Ellen Perlman was a GOVERNING staff writer and technology columnist.E-mail: email@example.com
Drive at night on a certain section of Connecticut Avenue in Chevy Chase, Maryland, and you'll routinely see bright white lights flash. This is an indication that cars are zipping along far enough over the 30-mph speed limit to trigger speed cameras.
The local police used to park on side streets and train their radar guns on cars coming towards them. I guess they decided it was time to go higher tech. I, for one, am careful not to speed on that section of the road because I know it will cost me.
In response to these red light and speed cameras employed throughout the country, entrepreneurs have come up with services to avoid them.
I recently received an email with the line "DRIVER OUTRAGE GOES PROACTIVE." It was selling an alert on mobile phones so drivers know when they're heading into "speed traps," red-light camera intersections, school zones and more. "Now drivers will have an in-car reminder to obey traffic laws and stay alert."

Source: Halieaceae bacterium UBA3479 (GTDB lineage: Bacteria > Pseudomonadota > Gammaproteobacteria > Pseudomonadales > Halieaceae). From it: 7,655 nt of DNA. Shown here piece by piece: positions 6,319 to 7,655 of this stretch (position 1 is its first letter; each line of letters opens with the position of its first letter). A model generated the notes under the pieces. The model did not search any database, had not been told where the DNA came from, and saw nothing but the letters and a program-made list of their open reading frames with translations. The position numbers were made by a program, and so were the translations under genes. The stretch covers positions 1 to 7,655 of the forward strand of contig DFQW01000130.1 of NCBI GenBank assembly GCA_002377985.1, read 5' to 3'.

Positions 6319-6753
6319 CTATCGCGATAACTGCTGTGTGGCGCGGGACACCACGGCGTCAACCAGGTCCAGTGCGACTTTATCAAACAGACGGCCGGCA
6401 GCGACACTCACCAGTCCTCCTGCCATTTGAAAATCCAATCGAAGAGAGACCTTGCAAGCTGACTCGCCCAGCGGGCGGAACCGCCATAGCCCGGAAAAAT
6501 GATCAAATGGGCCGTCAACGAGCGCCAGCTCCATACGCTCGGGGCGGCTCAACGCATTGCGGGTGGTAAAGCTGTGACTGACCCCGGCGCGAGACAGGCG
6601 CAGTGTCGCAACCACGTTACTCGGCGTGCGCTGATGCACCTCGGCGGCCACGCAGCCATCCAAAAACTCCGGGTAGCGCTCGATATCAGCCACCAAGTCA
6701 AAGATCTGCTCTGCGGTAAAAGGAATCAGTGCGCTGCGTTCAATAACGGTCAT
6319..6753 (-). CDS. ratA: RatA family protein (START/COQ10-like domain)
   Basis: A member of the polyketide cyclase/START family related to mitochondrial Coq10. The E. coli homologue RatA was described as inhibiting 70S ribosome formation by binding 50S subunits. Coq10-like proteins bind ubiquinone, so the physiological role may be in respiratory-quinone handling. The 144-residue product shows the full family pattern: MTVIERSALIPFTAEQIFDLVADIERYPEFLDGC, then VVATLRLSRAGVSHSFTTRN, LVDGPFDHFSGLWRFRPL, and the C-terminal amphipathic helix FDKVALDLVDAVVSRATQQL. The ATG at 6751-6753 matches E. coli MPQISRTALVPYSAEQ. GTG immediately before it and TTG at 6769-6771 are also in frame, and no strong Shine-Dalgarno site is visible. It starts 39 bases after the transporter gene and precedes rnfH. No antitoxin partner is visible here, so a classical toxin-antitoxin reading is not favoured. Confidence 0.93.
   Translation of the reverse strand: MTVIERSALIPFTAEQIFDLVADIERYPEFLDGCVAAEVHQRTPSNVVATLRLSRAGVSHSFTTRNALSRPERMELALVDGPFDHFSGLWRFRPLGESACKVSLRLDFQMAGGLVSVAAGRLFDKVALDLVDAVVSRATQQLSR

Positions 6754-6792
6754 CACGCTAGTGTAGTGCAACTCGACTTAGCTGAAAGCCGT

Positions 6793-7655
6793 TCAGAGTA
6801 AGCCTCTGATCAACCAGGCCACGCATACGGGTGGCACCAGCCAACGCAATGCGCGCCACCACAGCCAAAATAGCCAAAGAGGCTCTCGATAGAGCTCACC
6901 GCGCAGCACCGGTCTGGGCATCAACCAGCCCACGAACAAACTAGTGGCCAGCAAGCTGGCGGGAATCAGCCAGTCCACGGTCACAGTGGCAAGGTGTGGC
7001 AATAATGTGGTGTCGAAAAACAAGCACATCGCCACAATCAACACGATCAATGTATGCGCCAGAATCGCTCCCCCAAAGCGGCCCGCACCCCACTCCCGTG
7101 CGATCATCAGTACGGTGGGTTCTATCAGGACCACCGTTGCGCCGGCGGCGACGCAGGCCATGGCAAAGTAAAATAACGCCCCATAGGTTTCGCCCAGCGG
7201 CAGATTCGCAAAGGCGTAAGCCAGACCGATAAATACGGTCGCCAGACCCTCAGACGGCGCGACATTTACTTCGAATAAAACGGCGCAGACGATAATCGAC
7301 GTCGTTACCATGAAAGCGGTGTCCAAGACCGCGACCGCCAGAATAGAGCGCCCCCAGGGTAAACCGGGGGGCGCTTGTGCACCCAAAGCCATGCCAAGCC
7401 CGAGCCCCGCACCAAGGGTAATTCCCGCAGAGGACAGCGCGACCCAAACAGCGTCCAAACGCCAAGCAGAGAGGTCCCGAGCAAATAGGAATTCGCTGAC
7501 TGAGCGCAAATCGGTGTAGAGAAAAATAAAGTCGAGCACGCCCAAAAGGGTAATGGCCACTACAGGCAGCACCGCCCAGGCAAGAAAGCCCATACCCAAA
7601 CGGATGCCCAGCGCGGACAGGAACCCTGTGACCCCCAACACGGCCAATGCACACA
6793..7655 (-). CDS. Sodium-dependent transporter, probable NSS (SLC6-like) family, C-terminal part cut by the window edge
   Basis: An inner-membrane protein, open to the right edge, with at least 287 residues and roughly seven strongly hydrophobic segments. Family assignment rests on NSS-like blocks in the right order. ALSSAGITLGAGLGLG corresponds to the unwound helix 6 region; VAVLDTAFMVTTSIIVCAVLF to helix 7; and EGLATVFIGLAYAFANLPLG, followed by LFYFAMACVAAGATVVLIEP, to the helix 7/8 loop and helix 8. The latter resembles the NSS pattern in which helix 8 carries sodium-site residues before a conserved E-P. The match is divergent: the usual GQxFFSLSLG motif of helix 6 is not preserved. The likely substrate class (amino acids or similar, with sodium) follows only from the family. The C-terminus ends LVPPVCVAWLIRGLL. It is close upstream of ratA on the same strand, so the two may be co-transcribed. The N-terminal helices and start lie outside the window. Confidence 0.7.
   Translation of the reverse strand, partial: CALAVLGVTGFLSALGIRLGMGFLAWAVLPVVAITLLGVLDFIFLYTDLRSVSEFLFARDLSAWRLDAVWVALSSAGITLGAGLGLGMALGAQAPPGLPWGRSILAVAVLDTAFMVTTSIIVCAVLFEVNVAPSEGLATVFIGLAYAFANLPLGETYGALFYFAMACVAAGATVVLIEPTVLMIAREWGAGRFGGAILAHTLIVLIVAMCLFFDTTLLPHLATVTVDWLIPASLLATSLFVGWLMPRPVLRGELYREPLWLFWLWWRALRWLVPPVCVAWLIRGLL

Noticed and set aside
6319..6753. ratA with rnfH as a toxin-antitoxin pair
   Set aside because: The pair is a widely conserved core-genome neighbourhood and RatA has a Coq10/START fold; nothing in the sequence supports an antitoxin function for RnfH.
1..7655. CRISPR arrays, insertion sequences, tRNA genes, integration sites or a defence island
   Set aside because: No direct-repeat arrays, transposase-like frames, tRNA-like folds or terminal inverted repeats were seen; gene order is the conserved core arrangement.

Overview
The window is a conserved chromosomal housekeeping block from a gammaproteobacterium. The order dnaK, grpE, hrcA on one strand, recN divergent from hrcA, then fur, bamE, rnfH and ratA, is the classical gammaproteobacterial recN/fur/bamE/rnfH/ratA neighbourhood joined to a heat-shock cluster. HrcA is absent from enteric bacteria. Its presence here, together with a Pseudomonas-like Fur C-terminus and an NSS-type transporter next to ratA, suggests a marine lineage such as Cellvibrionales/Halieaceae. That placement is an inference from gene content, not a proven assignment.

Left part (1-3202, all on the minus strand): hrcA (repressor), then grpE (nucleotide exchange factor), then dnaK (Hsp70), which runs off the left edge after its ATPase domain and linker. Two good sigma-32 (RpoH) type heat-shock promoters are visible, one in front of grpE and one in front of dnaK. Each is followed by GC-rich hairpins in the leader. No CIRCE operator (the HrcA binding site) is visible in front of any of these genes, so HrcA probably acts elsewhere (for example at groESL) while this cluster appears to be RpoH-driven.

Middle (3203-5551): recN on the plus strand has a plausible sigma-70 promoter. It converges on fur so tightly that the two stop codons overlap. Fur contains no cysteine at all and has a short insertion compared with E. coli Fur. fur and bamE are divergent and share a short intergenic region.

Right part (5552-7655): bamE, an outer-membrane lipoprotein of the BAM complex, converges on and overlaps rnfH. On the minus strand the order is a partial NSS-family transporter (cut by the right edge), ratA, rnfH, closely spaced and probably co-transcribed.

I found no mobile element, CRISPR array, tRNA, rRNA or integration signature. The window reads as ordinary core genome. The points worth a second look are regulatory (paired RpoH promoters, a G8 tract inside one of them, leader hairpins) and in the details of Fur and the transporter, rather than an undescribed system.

But only when a ticket is at issue? Otherwise, damn the torpedos and full speed ahead?
One argument against the cameras, according to the email, is that studies show that rear-end accidents go up where these cameras are found, presumably as people slam on the brakes to slow to posted speed limits.
Another argument against them is that cash-strapped cities are deploying photo radar to generate revenue. The mobile service will level the playing field, the email says. I don't buy this. Cities would get no revenue if people didn't speed. It's the driver's choice. Do taxpayers prefer to pay for extra police to do the same job?
What do cities think this sort of product? If it makes people obey traffic laws (albeit only at the places where speed and red-light cameras are trying to do the same thing, it seems) is that okay with officials in cities and towns with these cameras? Or do you, officials out there, have a problem with this?
Written and compiled by staff writers and editors, GOVERNING View is an on-the-ground, and sometimes behind-the-scenes, look at the topics we're covering in print and online. From notes on what's up in statehouses, county courthouses and city halls, to encounters with people, places and things, GOVERNING View is a window into the side of state and local government you don't always see.